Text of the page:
I know CR has had a good readership base, but how many contribute to their statistics vs simply read their magazines?
The other thing I take issue with is that in many of the products CR reports on, they may collect reasonable data on a subset of an item's market-perceived performance, but those things can be fairly irrelevant to what I'm looking for in that kind of product (eg ranking DVD players based on power consumption). Similarly, they sometimes do a weighting system that likewise is skewed in terms of what should probably be most important (eg reviewing a stereo system like a washing machine).
A car example of this might be as simple as "reported engine problems" which might simply be reported as a number or frequency of problems without the specifics (too hard to collect and present). So one brand might have lots of DIC failures, another might have lots of HG failures, and another timing belts or something else... and each of these problems has different consequences (cost, road hazard, engine life thereafter etc), so really are not comparable apples to apples. It is only apples to apples to a consumer who is uninformed: "my car broke".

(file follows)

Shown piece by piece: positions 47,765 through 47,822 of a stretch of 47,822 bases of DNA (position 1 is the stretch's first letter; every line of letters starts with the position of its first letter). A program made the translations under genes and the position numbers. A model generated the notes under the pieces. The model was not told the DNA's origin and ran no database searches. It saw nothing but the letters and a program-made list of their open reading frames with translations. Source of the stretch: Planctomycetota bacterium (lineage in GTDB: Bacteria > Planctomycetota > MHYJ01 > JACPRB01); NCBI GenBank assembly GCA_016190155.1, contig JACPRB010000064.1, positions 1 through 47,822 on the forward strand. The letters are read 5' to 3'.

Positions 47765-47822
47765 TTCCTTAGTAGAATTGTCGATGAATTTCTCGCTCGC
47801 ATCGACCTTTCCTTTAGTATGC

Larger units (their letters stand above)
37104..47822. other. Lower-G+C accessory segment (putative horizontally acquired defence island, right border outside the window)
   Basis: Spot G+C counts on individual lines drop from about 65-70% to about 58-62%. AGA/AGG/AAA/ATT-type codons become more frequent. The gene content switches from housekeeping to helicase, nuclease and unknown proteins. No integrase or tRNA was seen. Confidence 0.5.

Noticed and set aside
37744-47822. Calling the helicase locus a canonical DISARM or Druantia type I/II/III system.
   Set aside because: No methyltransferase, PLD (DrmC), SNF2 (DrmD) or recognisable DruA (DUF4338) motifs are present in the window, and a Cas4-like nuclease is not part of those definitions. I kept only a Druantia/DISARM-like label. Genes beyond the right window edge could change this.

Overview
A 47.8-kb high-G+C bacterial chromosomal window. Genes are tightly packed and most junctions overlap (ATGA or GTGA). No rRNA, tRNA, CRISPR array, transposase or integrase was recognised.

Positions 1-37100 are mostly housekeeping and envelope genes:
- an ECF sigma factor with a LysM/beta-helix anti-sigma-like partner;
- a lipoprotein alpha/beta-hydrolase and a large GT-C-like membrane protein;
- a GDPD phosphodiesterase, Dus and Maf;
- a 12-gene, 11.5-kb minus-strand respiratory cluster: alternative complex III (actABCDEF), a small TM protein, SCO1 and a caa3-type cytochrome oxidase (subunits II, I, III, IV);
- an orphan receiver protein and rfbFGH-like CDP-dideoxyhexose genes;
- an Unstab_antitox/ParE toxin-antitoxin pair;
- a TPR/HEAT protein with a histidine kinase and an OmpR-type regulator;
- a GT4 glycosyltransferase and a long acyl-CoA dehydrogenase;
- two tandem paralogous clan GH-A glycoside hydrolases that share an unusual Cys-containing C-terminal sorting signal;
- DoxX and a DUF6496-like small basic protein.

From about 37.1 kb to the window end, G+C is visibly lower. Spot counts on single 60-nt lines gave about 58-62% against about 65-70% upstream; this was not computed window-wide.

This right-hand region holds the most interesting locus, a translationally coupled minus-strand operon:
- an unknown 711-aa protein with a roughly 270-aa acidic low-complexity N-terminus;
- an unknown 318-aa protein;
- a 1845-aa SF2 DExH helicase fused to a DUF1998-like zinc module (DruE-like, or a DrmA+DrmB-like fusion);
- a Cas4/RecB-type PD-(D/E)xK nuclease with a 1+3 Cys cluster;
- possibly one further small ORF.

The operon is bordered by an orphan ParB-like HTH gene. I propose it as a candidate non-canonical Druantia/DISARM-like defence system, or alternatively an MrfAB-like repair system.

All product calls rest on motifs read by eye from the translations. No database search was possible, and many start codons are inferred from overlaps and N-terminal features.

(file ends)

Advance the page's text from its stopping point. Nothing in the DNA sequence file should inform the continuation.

I think if one takes a CR report with some degree of completeness of understanding, then it can serve a purpose. To take the headline "winners" of a CR report blindly and advocate for this can wildly misconstrue the truth.
All that said, I have no interest in ever owning an Accord or a Regal. Are they even really that comparable or target the same markets? I suppose Honda and Toyota sedans have increased their "grandpa popularity" in the last decade, so maybe?
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